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Telecoms and frequencies used for the exploration of the planet Mars.

Telecoms and frequencies used for the exploration of the planet Mars.

1-Telecoms used around the planet Mars

The distance between the Earth and the planet Mars varies over time and depends on the position of the two planets in relation to the sun. The distance which separates the Earth from Mars is the smallest when the Earth is positioned between Mars and the Sun. In this specific case, the distance is the smallest and only 3 minutes and 7 seconds are needed for a telecom signal sent by the DSN earth station (1) to reach Mars. But when Earth and Mars are furthest apart, it takes 20 minutes and 57 seconds to transmit the same radio signal. In any case, it is impossible in the current state of telecom technology to communicate between Earth and Mars in real time. In addition to these constraints, engineers from NASA and the other countries involved are required to choose the period outside of the time span when Earth and Mars are in conjunction. That is, in the situation where the Sun produces a lot of radio interference, making radio communications virtually impossible between Earth and Mars. Rovers (2), which are mobile robots whose objective is to carry out various missions on Mars, communicate with the various satellites (probes) installed around Mars but they can also communicate in certain cases directly with DSN earth stations.

The Rovers establish radio communications links to the closest orbital probes orbiting around Mars, for example using the Mars Odyssey or Mars Global Surveyor as a relay, known as Orbiters (3). Indeed, generally it is these Orbiters which transmit the data to the Earth when it is in the field of their antennas. In turn, the orbital probes can also relay messages transmitted by the DSN to the attention of the Rovers. The advantages of using orbital probes are primarily related to the fact that the Orbiters are much closer to the Rovers than the antennas of the DSN. The communication of Rovers with Orbiters, i.e. space probes, is very useful because these probes fly only 400 km above the surface of Mars. With these probes orbiting around Mars, among other things, Rovers can save energy because communicating through space probes is not the same thing as when Rovers communicate directly with DSN stations on Earth. According to NASA expert Nacer Chahat when, in rare instances Rovers communicate with Earth, they do so through all three antenna systems: a low gain antenna (LGA), an ultra-high frequency (UHF) antenna, and a high gain antenna (HGA). As for DSN earth stations on Earth; they communicate with space probes orbiting around Mars using the S, X and K bands as the following.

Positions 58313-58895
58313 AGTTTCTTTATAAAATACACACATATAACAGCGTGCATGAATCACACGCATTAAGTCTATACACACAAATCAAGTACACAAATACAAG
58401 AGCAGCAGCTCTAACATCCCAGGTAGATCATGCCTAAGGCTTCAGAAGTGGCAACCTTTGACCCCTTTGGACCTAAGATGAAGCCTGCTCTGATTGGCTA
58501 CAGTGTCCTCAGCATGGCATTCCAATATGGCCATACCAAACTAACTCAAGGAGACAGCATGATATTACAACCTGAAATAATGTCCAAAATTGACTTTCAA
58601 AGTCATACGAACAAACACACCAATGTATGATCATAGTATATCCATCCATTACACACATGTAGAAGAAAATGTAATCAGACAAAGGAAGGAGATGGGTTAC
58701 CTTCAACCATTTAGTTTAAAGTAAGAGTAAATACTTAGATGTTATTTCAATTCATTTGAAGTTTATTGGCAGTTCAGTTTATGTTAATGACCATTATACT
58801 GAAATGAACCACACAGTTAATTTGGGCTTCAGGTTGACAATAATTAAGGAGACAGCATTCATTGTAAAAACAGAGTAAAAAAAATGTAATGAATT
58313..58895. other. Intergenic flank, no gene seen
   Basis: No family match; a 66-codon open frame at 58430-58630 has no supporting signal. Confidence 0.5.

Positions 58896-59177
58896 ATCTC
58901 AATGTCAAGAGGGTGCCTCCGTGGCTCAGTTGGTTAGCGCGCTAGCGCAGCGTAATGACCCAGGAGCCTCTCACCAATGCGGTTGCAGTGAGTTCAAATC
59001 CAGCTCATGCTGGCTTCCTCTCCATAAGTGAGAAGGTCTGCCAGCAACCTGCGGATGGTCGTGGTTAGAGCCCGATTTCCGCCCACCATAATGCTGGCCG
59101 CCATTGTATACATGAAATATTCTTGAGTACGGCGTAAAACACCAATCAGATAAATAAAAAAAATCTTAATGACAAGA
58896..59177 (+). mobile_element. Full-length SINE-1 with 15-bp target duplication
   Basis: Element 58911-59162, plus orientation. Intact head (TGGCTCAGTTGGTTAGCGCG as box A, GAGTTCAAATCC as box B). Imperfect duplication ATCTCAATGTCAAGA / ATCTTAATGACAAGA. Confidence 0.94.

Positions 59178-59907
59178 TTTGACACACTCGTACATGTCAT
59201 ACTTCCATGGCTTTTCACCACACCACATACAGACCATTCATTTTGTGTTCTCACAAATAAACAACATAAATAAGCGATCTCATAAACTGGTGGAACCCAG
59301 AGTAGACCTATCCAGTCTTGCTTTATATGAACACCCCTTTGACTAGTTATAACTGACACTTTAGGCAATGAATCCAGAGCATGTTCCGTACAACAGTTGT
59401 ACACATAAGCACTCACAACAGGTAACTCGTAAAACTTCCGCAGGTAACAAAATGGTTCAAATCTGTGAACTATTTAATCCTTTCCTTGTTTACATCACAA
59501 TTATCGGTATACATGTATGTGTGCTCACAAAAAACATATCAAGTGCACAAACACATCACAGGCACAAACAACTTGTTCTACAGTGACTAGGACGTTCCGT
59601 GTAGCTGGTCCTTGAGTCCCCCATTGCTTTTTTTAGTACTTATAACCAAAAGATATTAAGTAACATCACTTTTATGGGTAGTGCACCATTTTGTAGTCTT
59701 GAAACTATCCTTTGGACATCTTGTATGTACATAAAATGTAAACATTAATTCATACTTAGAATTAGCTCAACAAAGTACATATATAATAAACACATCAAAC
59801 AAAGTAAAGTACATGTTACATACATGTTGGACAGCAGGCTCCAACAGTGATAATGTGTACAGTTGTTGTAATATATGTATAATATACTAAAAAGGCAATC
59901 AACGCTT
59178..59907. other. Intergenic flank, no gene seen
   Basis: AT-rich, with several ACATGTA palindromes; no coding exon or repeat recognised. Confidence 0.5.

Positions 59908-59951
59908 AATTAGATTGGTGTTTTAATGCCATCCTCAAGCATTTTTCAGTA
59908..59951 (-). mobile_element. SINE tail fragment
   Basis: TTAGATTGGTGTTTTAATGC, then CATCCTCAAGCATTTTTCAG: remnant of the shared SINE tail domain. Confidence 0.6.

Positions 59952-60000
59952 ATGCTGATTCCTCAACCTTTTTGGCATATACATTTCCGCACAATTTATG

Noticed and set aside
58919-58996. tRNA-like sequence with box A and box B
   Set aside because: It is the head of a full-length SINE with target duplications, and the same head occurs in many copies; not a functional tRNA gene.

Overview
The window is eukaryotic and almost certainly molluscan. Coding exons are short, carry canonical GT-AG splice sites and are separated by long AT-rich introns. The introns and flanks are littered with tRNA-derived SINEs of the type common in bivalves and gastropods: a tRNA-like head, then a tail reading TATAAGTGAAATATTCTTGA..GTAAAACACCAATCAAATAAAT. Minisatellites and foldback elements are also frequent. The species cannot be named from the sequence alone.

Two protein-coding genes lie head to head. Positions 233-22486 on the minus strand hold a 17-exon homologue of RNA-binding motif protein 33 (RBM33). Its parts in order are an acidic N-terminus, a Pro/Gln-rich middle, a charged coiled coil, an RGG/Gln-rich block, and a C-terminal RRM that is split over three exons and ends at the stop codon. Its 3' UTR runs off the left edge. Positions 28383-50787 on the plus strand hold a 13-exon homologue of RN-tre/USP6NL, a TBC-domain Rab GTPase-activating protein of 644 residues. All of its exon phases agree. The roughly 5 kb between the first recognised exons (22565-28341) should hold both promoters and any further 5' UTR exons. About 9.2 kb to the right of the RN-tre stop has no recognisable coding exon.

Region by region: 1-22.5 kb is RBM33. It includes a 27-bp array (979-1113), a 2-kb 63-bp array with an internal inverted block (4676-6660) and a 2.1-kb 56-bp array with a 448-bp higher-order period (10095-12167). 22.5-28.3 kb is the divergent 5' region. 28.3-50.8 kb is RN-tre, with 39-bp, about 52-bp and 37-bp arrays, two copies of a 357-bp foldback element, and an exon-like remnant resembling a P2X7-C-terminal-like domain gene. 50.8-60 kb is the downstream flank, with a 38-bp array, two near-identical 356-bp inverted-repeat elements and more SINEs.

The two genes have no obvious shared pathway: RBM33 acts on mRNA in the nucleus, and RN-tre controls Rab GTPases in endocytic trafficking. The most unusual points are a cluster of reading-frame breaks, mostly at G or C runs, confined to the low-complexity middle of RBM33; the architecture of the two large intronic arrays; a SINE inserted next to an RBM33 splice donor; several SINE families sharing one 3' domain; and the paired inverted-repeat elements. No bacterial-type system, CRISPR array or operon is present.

The S band which is used by NASA in various applications in particular to ensure communications among DSNs and Orbiters and rovers at 2.2 Ghz frequencies.

The X band: The X band is also used in the space sector, where its very long range in space is used in particular by NASA for telecoms in the 8.4 Ghz band.

The K-band: NASA uses it in this case in the 32 Ghz band.